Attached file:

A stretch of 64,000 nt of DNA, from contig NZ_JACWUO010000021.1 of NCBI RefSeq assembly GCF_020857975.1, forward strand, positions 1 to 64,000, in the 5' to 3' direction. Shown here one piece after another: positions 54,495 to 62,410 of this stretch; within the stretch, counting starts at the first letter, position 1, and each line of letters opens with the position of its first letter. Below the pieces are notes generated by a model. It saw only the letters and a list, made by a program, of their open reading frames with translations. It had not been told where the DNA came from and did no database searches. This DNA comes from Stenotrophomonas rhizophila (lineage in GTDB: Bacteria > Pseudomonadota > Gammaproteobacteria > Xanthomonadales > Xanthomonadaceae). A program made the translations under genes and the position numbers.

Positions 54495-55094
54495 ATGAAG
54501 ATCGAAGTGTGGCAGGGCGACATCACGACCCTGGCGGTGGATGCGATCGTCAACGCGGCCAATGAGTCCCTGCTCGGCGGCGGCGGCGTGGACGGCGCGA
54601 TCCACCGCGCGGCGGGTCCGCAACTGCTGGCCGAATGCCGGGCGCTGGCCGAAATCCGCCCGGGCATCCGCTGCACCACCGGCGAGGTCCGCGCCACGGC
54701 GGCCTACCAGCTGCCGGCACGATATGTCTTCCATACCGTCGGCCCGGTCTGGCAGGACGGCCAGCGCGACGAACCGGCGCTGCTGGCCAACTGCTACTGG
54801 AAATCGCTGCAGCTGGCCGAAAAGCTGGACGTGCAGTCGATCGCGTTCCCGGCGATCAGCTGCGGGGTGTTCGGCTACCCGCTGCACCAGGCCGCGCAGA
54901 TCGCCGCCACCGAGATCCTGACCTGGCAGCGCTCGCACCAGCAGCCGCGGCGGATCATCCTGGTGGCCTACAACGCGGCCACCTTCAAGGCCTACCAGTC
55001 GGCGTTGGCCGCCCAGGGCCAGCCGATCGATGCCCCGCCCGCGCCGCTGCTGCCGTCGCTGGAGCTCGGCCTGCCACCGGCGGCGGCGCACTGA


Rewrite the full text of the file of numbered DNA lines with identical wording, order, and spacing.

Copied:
A stretch of 64,000 nt of DNA, from contig NZ_JACWUO010000021.1 of NCBI RefSeq assembly GCF_020857975.1, forward strand, positions 1 to 64,000, in the 5' to 3' direction. Shown here one piece after another: positions 54,495 to 62,410 of this stretch; within the stretch, counting starts at the first letter, position 1, and each line of letters opens with the position of its first letter. Below the pieces are notes generated by a model. It saw only the letters and a list, made by a program, of their open reading frames with translations. It had not been told where the DNA came from and did no database searches. This DNA comes from Stenotrophomonas rhizophila (lineage in GTDB: Bacteria > Pseudomonadota > Gammaproteobacteria > Xanthomonadales > Xanthomonadaceae). A program made the translations under genes and the position numbers.

Positions 54495-55094
54495 ATGAAG
54501 ATCGAAGTGTGGCAGGGCGACATCACGACCCTGGCGGTGGATGCGATCGTCAACGCGGCCAATGAGTCCCTGCTCGGCGGCGGCGGCGTGGACGGCGCGA
54601 TCCACCGCGCGGCGGGTCCGCAACTGCTGGCCGAATGCCGGGCGCTGGCCGAAATCCGCCCGGGCATCCGCTGCACCACCGGCGAGGTCCGCGCCACGGC
54701 GGCCTACCAGCTGCCGGCACGATATGTCTTCCATACCGTCGGCCCGGTCTGGCAGGACGGCCAGCGCGACGAACCGGCGCTGCTGGCCAACTGCTACTGG
54801 AAATCGCTGCAGCTGGCCGAAAAGCTGGACGTGCAGTCGATCGCGTTCCCGGCGATCAGCTGCGGGGTGTTCGGCTACCCGCTGCACCAGGCCGCGCAGA
54901 TCGCCGCCACCGAGATCCTGACCTGGCAGCGCTCGCACCAGCAGCCGCGGCGGATCATCCTGGTGGCCTACAACGCGGCCACCTTCAAGGCCTACCAGTC
55001 GGCGTTGGCCGCCCAGGGCCAGCCGATCGATGCCCCGCCCGCGCCGCTGCTGCCGTCGCTGGAGCTCGGCCTGCCACCGGCGGCGGCGCACTGA